Urgent Care Kids Children

Varicella Vaccine / Varicella Titers / Chicken Pox

Varicella or Chicken Pox is a concern for kids and adults whose immunity might have waned over the years. Statcare does Varicella titers and gives Varivax (Chicken Pox vaccine) at affordable prices at all locations. When you or your child needs routine vaccinations, come to Statcare Urgent Care in  Hicksville, Long Island; Astoria, Queens; Brooklyn, NYC; the Bronx at Bartow Avenue (Co-op City); the Bronx at E. 174th Street; Jackson Heights, the Queen; Midtown Manhattan in Manhattan and Jamaica, Queens.

We offer the varicella vaccine for children and unvaccinated adults, particularly healthcare professionals, teachers, and others involved in child care.

Come to Statcare for all your emergent care, urgent care, and medical needs, including physicals and vaccinations.
We are open 365 days a year, including weekends and all holidays!
Statcare serves the Long Island residents of Nassau County, Suffolk County, Queens, and Brooklyn, as well as the Bronx in NYC. If you have any questions about any conditions we treat or services we offer, call (917) 310-3371 today.

Varicella (Chickenpox) Vaccine FAQs

Most commonly known as chickenpox, varicella is a highly contagious viral disease. Until 1995, when the varicella vaccine was implemented in the US, chickenpox was a common illness among kids under 12 years old. The first symptoms include fever, headache, sore throat, or stomachache, followed by a red, itchy skin rash that turns into blisters. It can affect all parts of the body.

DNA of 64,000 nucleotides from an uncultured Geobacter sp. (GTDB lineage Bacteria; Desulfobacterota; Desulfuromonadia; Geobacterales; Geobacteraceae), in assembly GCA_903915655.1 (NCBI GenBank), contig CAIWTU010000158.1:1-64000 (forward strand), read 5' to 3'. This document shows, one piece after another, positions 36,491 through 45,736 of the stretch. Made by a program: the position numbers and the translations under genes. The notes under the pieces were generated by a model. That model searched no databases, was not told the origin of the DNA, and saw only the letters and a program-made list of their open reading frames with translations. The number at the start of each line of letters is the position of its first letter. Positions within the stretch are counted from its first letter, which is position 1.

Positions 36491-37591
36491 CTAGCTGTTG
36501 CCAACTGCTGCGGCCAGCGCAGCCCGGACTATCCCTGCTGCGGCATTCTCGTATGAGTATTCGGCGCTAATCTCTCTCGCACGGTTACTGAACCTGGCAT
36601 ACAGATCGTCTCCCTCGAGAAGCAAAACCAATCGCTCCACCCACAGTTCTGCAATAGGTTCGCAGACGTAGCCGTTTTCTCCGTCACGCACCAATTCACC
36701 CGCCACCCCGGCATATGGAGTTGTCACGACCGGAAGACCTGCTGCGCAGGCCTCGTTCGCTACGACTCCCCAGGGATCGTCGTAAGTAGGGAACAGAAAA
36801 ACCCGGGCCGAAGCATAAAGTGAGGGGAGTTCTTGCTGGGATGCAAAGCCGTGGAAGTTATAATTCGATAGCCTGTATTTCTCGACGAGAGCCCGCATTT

Since 1995, the varicella vaccine has become one of the many routine immunizations children receive in the first years of life.

Children receive two doses of the varicella vaccine. The first dose is given at 12 to 15 months of age. The second dose is given before the start of kindergarten at 4 to 6 years of age.

The varicella vaccine significantly reduces the chances of getting chickenpox. If a vaccinated child does get chickenpox, it tends to be much milder and last for a shorter period of time than in those who are not immunized.

Adolescents and adults 13 years of age and older who have never had chickenpox or been immunized against it should get two doses, at least 28 days apart. Because chickenpox is highly contagious, the varicella vaccine is especially important if you are a:

  • Healthcare professional
  • Caregiver for others with weakened immune systems, such as nursing home personnel
  • Teacher or child care worker
  • College student
  • Inmate or staff of a correctional institution
  • Military personnel
  • Non-pregnant woman of child-bearing age
  • Person planning to travel abroad